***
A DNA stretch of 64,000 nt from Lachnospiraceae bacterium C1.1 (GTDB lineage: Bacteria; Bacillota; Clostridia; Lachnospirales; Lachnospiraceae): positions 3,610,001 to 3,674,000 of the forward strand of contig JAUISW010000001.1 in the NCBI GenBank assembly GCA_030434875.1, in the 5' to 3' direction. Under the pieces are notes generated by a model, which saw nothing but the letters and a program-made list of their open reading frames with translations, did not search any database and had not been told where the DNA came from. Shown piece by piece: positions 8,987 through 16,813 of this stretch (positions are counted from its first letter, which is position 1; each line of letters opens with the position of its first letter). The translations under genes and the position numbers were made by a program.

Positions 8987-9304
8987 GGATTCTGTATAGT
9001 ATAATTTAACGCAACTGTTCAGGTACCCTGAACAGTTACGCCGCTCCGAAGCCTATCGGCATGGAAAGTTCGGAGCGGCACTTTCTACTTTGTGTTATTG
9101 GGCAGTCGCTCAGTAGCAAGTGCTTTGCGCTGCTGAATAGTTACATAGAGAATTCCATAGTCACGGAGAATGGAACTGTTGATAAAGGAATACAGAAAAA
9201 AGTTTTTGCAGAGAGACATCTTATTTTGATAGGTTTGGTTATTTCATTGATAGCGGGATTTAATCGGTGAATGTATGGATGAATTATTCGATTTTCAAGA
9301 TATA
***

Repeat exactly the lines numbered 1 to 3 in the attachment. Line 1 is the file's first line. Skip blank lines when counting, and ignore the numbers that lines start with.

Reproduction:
A DNA stretch of 64,000 nt from Lachnospiraceae bacterium C1.1 (GTDB lineage: Bacteria; Bacillota; Clostridia; Lachnospirales; Lachnospiraceae): positions 3,610,001 to 3,674,000 of the forward strand of contig JAUISW010000001.1 in the NCBI GenBank assembly GCA_030434875.1, in the 5' to 3' direction. Under the pieces are notes generated by a model, which saw nothing but the letters and a program-made list of their open reading frames with translations, did not search any database and had not been told where the DNA came from. Shown piece by piece: positions 8,987 through 16,813 of this stretch (positions are counted from its first letter, which is position 1; each line of letters opens with the position of its first letter). The translations under genes and the position numbers were made by a program.

Positions 8987-9304
8987 GGATTCTGTATAGT